And so, the notion of implementing rate cuts is easily dismissed:
So we -- on the Committee, have a view that inflation is going to come down, not so quickly, but it'll take some time. And in that world, if that forecast is broadly right, it would not be appropriate to cut rates, and we won't cut rates.
Beyond his optimistic forecasts, he also commented on the issue of the debt ceiling, even though it falls outside of his job description:
I would just say this: It's essential that the debt ceiling be raised in a timely way so that the US government can pay all of its bills when they're due.
It’s worth noting that raising the debt ceiling effectively undermines the purpose of having a debt ceiling in the first place, yet this is often overlooked by central planners.
With a new banking crisis almost every week, Powell's optimism about a brighter future seems increasingly disconnected from reality. For now, pursuing the inflation target remains a top priority, so the idea of rate cuts is still not on the table. However, we must keep in mind that priorities can and will change at a moment’s notice. Making an apology this early doesn’t bode well, and we should expect many mistakes and apologies to come.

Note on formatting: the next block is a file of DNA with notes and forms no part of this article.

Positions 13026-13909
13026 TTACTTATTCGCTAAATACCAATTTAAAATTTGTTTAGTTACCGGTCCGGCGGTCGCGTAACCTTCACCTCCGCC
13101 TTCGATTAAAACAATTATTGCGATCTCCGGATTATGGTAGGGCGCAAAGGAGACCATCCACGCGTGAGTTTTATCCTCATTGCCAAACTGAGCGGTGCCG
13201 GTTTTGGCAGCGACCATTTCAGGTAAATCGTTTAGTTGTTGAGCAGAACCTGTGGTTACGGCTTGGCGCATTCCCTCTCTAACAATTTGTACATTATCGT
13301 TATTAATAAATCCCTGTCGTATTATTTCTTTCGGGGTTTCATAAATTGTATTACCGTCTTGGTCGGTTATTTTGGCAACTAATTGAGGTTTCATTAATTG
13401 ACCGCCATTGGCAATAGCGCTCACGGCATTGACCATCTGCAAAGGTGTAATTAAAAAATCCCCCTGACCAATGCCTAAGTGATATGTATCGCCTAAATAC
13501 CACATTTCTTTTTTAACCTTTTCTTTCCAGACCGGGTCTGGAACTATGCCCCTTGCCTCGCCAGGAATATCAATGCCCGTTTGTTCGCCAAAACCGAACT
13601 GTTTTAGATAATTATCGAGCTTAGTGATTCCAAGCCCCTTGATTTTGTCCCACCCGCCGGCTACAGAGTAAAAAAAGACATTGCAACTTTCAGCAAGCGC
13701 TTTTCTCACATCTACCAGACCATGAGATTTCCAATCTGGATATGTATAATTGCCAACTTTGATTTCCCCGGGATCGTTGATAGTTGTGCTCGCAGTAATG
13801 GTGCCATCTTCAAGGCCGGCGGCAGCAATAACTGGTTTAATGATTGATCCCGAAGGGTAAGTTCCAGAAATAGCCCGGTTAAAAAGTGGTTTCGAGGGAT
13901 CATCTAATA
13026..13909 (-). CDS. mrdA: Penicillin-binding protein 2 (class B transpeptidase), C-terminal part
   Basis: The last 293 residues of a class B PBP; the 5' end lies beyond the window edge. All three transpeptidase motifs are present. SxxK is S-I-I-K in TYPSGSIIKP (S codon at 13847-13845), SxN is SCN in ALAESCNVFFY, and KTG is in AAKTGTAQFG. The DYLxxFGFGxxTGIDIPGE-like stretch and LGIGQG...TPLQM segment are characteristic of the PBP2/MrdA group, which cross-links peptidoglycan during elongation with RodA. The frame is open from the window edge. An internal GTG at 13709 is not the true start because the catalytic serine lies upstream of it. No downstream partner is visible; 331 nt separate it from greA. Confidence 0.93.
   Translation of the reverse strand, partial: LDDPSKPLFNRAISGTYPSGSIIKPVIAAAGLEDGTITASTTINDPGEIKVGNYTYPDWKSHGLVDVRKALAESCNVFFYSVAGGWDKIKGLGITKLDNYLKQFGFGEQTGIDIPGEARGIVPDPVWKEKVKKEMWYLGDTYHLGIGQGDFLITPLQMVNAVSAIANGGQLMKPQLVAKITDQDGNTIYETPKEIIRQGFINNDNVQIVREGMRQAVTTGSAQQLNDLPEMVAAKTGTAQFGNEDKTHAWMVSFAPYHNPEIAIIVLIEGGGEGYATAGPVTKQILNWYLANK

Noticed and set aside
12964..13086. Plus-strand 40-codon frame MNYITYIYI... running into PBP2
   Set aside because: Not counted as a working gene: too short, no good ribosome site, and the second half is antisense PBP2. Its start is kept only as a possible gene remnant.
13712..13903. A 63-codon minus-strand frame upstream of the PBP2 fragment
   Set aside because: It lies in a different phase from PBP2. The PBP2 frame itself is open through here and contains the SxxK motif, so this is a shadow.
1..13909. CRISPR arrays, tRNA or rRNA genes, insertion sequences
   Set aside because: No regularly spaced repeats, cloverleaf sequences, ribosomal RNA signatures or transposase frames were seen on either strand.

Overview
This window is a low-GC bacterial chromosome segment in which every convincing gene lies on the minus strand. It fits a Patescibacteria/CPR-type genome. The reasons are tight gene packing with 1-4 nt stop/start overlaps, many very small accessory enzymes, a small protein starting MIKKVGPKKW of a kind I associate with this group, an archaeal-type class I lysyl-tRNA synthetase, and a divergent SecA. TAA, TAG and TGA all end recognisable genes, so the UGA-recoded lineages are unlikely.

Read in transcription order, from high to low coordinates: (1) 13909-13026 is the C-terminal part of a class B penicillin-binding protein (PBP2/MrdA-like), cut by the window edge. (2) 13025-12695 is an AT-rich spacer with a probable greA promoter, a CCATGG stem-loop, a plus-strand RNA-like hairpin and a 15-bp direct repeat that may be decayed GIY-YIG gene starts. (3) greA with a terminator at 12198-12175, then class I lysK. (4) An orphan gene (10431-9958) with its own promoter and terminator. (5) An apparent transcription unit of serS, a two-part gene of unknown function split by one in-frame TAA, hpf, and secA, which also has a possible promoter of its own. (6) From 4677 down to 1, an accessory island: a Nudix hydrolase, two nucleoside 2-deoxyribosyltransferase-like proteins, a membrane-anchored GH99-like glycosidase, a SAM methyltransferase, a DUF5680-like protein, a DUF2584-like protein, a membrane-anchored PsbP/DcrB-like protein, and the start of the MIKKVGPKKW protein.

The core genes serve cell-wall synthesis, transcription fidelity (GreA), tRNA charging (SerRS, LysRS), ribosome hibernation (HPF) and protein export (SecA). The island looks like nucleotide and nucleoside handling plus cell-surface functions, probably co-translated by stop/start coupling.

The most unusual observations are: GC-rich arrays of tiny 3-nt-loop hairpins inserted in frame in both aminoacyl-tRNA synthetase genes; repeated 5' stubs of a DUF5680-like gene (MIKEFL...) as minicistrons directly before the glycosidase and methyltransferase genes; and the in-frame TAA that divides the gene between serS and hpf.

Seditious Conspiracy Is Not a Real Crime
Last Thursday, Enrique Tarrio, a reputed national leader of the Proud Boys organization was convicted in federal court of seditious conspiracy along with three-co-defendants. This conviction in a District of Columbia court represents a victory for the Justice Department which has now charged more than a thousand people with "crimes" related to the January 6 riot at the US capitol. Most of the charges related to the riot have been for small-time offenses that amount to vandalism and trespassing. A handful of those allegedly involved in the riot, however, have been convicted of seditious conspiracy.
Notably, Tarrio wasn't even in Washington, DC on the day of the riot, and thus could not have engaged in any violent acts against Capitol personnel. Yet, he has nonetheless been convicted on grounds that he was involved in some sort of "agreement" to "hinder" federal laws, and thus is guilty of saying things that allegedly led to the riot. The Tarrio case is an excellent example of how federal "crimes" can be spun by federal prosecutors from actions that are neither violence, nor fraud, nor any other act that a normal person would recognize as a real crime.